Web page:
Discourses and practices of anticipation occupy a hypertrophic space in contexts where uncontrolled industrial growth has inflicted grave damage on peoples and territories, even triggering environmental disasters. This article explores the use of nonhuman species as anticipatory devices in a petrochemical terminal in Sicily, focusing on public representations of three species: scavenger bacteria that play a cleansing role and underline citizens’ moral responsibility to secure their best possible futures through bioscience; migrating flamingos that breed under the petrochemical chimneys, raising the possibility of hopefulness by highlighting ecosystem resilience; and fish affected by spina bifida, which reveal human health status in advance, communicating the need to live in preparation for potential diseases. The analysis reveals the highly contentious character of these anticipatory devices and the contested ideas about possible futures they imply, thus shedding light on the ecological frictions that have repercussions locally and globally, in discourse and social practice.
Living Species and the Latency of Biological and Environmental Threats
Suzanne Desan Cultural Revolutions: Everyday Life and Politics in Britain, North America, and France by Leora Auslander
Ivan Jablonka Contested Paternity: Constructing Families in Modern France by Rachel G. Fuchs
Seth Armus Future Tense: The Culture of Anticipation in France between the Wars by Roxanne Panchasi
Peter Soppelsa The Heroic City: Paris 1945–1958 by Rosemary Wakeman
William Poulin-Deltour Living in Arcadia: Homosexuality, Politics and Morality in France from the Liberation to AIDS by Julian Jackson
Between the Unseen, the Seen, and the Unforeseen
Yunita T. Winarto, Sue Walker, and Rhino Ariefiansyah
Various studies reveal the paradox of farmers’ local knowledge. Farmers are equipped with traditional cosmology and detailed empirical knowledge of their agricultural habitats. However, these same knowledge frameworks seem to contribute to entrapping farmers in a mind-set that prevents them from understanding the diverse unintended consequences of changes in their environment. To avoid this, we utilize the learning arena of science field shops (SFSs) to help farmers better understand the relationships at work from the “clouds to the roots and in between”, and to address ongoing changes and vulnerabilities in the environment. This article seeks to explain the changes that occurred to farmers following the learning they acquired from SFSs and its impact on their anticipation and decision making.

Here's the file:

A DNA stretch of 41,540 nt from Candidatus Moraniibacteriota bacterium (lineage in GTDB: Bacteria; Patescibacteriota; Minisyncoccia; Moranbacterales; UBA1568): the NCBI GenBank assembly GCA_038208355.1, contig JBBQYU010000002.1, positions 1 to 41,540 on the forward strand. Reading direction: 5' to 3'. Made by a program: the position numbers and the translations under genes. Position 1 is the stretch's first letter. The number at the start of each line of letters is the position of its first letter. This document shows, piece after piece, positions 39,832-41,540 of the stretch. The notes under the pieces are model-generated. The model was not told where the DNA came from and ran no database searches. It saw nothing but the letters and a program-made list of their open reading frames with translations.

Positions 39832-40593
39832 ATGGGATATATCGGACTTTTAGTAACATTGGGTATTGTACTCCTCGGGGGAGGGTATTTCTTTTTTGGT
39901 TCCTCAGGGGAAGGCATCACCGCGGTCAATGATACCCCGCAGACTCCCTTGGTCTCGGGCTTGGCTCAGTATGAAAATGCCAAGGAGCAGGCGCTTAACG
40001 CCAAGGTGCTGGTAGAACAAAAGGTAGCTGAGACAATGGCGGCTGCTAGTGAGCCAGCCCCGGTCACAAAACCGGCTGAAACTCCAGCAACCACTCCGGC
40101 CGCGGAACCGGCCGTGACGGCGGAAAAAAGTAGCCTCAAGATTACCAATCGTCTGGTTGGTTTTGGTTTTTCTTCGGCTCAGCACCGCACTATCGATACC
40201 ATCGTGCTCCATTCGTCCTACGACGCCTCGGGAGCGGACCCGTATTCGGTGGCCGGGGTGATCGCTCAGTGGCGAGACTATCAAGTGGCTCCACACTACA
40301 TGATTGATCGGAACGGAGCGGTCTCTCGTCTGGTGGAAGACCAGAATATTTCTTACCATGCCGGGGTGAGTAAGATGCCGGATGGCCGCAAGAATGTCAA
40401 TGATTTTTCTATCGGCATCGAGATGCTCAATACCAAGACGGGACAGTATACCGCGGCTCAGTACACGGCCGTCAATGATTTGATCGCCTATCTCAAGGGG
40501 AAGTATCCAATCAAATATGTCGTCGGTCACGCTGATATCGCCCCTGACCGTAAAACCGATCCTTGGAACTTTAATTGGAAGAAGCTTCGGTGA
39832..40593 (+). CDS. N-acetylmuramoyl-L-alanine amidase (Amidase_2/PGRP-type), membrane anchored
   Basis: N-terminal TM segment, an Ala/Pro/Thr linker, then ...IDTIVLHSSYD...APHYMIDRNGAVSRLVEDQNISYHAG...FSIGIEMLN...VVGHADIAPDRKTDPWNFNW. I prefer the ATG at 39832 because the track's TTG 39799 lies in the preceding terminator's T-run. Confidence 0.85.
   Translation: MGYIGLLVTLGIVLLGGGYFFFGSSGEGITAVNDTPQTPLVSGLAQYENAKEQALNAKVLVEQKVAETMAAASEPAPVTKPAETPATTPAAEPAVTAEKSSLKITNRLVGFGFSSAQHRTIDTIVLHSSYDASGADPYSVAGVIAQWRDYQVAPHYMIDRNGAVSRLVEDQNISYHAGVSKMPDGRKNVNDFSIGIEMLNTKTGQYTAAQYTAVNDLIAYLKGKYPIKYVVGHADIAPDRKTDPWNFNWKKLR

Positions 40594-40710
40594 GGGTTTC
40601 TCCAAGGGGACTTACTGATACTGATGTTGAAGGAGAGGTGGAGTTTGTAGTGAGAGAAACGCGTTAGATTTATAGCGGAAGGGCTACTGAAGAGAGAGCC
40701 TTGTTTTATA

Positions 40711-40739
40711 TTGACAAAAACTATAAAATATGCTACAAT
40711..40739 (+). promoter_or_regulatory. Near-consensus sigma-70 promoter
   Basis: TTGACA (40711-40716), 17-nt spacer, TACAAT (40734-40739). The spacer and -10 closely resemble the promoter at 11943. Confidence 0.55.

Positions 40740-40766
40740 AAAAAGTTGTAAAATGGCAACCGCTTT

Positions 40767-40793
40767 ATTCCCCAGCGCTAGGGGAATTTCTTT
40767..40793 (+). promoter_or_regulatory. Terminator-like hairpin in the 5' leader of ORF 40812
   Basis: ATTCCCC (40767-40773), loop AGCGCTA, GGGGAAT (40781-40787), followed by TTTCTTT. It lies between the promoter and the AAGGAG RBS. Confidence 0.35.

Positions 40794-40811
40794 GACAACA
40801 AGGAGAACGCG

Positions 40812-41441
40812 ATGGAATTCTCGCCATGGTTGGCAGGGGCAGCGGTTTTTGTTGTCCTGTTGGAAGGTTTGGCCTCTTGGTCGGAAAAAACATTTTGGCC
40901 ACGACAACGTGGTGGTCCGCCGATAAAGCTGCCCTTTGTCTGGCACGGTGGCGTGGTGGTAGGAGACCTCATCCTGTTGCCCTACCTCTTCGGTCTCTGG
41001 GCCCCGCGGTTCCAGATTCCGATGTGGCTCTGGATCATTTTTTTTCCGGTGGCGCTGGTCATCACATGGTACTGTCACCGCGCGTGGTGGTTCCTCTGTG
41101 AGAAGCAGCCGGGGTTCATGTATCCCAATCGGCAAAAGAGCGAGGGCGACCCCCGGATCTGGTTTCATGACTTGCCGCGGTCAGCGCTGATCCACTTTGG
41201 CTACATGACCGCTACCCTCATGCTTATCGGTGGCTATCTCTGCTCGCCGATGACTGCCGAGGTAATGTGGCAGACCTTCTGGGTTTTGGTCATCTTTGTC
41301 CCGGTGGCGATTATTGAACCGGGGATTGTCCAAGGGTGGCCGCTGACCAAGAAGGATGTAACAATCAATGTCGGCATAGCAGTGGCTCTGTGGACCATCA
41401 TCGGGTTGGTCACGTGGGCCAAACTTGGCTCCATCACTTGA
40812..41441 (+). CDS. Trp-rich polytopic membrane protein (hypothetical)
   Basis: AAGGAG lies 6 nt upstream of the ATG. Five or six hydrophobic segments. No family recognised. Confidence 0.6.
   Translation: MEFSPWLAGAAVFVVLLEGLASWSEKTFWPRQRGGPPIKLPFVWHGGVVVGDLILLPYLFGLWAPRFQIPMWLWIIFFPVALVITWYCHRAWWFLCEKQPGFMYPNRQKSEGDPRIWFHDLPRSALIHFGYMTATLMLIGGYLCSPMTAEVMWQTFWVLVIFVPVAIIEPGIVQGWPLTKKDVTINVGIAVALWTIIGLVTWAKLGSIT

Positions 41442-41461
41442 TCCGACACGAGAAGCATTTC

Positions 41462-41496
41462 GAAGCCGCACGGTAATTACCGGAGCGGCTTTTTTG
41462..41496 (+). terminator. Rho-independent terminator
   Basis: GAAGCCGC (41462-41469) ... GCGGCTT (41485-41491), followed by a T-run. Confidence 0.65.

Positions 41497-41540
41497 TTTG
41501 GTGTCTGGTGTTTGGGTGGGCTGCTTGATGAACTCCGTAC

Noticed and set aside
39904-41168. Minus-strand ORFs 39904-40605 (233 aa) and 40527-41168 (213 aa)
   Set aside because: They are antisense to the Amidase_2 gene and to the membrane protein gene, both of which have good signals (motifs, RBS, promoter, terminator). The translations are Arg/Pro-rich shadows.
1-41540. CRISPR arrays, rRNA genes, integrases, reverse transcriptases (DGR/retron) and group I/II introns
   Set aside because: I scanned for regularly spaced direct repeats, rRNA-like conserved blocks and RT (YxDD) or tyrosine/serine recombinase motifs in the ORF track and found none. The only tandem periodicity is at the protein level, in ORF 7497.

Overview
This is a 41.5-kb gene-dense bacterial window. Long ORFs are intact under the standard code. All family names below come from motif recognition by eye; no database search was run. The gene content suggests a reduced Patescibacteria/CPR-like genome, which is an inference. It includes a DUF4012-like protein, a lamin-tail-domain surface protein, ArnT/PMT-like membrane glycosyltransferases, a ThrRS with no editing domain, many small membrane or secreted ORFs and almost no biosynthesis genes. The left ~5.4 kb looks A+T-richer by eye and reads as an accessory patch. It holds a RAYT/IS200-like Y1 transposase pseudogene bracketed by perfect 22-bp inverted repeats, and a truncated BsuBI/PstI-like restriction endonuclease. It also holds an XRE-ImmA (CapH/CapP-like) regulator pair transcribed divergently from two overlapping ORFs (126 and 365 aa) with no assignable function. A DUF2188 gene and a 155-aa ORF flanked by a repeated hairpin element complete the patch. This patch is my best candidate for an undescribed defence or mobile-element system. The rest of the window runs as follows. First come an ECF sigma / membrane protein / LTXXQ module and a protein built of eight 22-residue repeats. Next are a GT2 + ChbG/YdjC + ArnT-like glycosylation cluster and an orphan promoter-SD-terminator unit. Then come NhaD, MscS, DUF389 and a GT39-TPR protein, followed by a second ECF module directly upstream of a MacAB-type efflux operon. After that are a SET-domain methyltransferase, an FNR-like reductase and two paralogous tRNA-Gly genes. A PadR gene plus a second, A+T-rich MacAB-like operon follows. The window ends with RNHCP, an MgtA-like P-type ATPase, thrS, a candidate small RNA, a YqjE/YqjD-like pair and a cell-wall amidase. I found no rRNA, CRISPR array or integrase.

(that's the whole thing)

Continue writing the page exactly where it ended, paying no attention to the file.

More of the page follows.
sense that the volunteers at the Tibetan Nyingma Meditation Center are living with, alongside, and in anticipation of destructive events in a kind of relative eschatology that resembles Robbins's (2001) description of ‘everyday millenarianism’. We
The Affective Pedagogy of Post-Secular Sufi Healing in Germany
moments where we whispered to each other a range of oppositional feelings that emerged from the Elsewhere of our ‘inner space’: sorrow and hopelessness, as well as the anticipation that something could be done about those ‘excessive emotions’. The
The Humboldt Forum and the Myths of Innocence
directly in the German word Unschuld . The second meaning we could call anticipatory, because it asserts the purity of an intention at a particular time in anticipation of its future loss. Innocence here refers to a state of being guileless, uncorrupted
Stephen F. Szabo
. The weakening of Chancellor Angela Merkel’s position and the anticipation that she will leave office during or at the end of this term have made the weakening of Germany’s leadership role in Europe and especially on Russia policy more likely. While
Whither “Partners in Leadership”?
.” Still, their collective memory of 1920s hyperinflation as well as anticipation of a looming retirement wave left them likewise backing austerity. Consequences included commitment to a balanced German federal budget (the so-called “black zero”) by 2015 as
Exploring Social Motives for Environmental Movement Participation
Anna J. Willow
Transition, an international movement that promotes local resilience in anticipation of climate change and fossil fuel scarcity. “We can't sustain this,” Terry declared, “so we can either have this complete breakdown into chaos or we can create communities
Myra Marx Ferree, Hanno Balz, John Bendix, Meredith Heiser-Duron, Jeffrey Luppes, Stephen Milder, and Randall Newnham
—colonial figures, the progeny of some of the most notable and notorious among them. How representative the views held by these particular interviewees are, however, is questionable. Perhaps in anticipation of this criticism, Schilling notes early on, “The